There wasn’t much reason to be outdoors yesterday, but I left my drafty house in search of warmer pastures inside Canham Natatorium.

Jeremy Cho / Daily
Leah Robertson at the game against Princeton on Saturday, April 26, 2008

No, I didn’t just go there to bask in the radiated heat of an empty poolhouse. The Michigan women’s water polo team was taking on four-time defending national champion UCLA.

I’ve only been to a couple water polo matches in my life, and I’m far from being an expert on the sport.

But after yesterday, I think I’ll be watching a lot more.

It’s not an easy sport to describe. It best resembles soccer because there are two teams trying to get a ball into a goal.

There’s an element of basketball, too. On offense, the teams tend to cycle the ball around the perimeter, looking for an open shot or a lane to pass inside. Basketball would be even more like water polo if the lane was a pool and post players were allowed to grab, yank, dunk and tackle each other. You or I would drown in 10 seconds, no question.

Even with those basic comparisons, there was a lot about the sport I didn’t understand.

Whistles were blown seemingly at random.

Players hopped in and out of the water while the game seemed to be flowing.

The referees wore all-white uniforms.

Despite my ignorance, I really enjoyed watching, and I think the other students who were there felt the same.

Water polo is primed to be a great spectator sport at Michigan.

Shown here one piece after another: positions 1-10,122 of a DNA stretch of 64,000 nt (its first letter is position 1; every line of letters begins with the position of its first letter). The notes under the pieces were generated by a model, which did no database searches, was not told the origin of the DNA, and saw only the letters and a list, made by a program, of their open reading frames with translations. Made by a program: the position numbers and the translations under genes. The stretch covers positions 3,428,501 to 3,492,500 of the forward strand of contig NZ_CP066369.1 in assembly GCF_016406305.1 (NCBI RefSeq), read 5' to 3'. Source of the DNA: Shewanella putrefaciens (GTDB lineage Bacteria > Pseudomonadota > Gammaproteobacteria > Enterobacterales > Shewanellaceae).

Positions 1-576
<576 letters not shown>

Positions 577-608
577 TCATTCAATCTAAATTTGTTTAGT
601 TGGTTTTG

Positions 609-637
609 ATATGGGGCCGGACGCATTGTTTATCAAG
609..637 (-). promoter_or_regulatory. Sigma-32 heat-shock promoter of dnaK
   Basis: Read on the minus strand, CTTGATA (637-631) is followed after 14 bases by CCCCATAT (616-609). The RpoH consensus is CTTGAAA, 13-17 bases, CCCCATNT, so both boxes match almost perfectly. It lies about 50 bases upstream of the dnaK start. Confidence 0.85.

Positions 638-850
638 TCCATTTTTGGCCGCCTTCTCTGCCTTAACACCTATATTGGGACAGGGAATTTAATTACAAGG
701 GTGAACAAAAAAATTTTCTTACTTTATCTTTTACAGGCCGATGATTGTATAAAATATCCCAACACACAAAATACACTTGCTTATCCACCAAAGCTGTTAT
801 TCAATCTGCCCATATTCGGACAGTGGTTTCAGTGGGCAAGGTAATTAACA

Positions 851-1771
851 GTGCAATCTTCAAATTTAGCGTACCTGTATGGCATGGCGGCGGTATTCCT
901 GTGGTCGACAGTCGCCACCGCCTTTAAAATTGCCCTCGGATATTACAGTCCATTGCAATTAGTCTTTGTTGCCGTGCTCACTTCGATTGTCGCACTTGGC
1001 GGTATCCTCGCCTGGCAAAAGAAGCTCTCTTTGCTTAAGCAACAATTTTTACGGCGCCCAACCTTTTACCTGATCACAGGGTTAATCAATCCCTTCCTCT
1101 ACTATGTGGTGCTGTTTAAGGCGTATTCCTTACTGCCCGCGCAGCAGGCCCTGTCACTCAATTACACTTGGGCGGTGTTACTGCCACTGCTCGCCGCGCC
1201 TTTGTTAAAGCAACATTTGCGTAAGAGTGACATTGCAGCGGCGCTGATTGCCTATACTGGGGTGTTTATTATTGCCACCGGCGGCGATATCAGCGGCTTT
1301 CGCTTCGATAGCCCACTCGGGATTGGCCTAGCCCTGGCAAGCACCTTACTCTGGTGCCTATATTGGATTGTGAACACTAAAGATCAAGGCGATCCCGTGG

It’s a fast-paced game with a great mix of power and finesse. Michigan coach Matt Anderson wasn’t pulling my leg when he told me it was the quickest and most physical women’s varsity sport in Ann Arbor.

You’re right on top of the action inside Canham, which can get loud when it’s full. (Imagine a warmer Yost with water instead of ice and no glass separating fans from the bench.)

And here’s the kicker: Michigan is good.

The Wolverines aren’t just good by East Coast standards, they’re good by national standards. In a sport dominated by schools in Southern California, Michigan is becoming a significant contender.

Not bad for a school that has only had a varsity team since 2001.

Last season, the Wolverines made the NCAA Tournament and finished sixth.

Michigan entered this weekend, the season-opening Michigan Kick-Off, with a preseason No. 10 ranking. But that number is probably going to go up.

The Wolverines started the season Saturday with an 8-6 loss to No. 5 California. Next, they shut out Colorado State (unlike soccer, you don’t see many shutouts in water polo, I’m told). And yesterday morning, they upset No. 7 San Jose State.

Then came the matchup with the Bruins, Michigan’s fourth game in two days. It was UCLA’s third.

I’ve already mentioned they’re four-time defending national champions. I haven’t told you the last time they lost a match was in 2007 or that they shellacked Michigan 16-0 a year ago or that they returned fifteen players from last season, including three All-Americans.

Michigan jumped out to a 2-0 lead and trailed just 3-2 at halftime. It wasn’t a surprise to see UCLA pull away with a 10-4 win, but it was exciting to see Michigan hang tough with a high-caliber team.

Michigan’s goals are clear: repeat as Eastern Champions, return to the NCAA Tournament and achieve a top-five ranking.

Now the Wolverines are on the road until early March. When they get back, I suggest you go to Canham and check out the sport and team for yourself.

— Sandals can be reached at nsandals@umich.edu.

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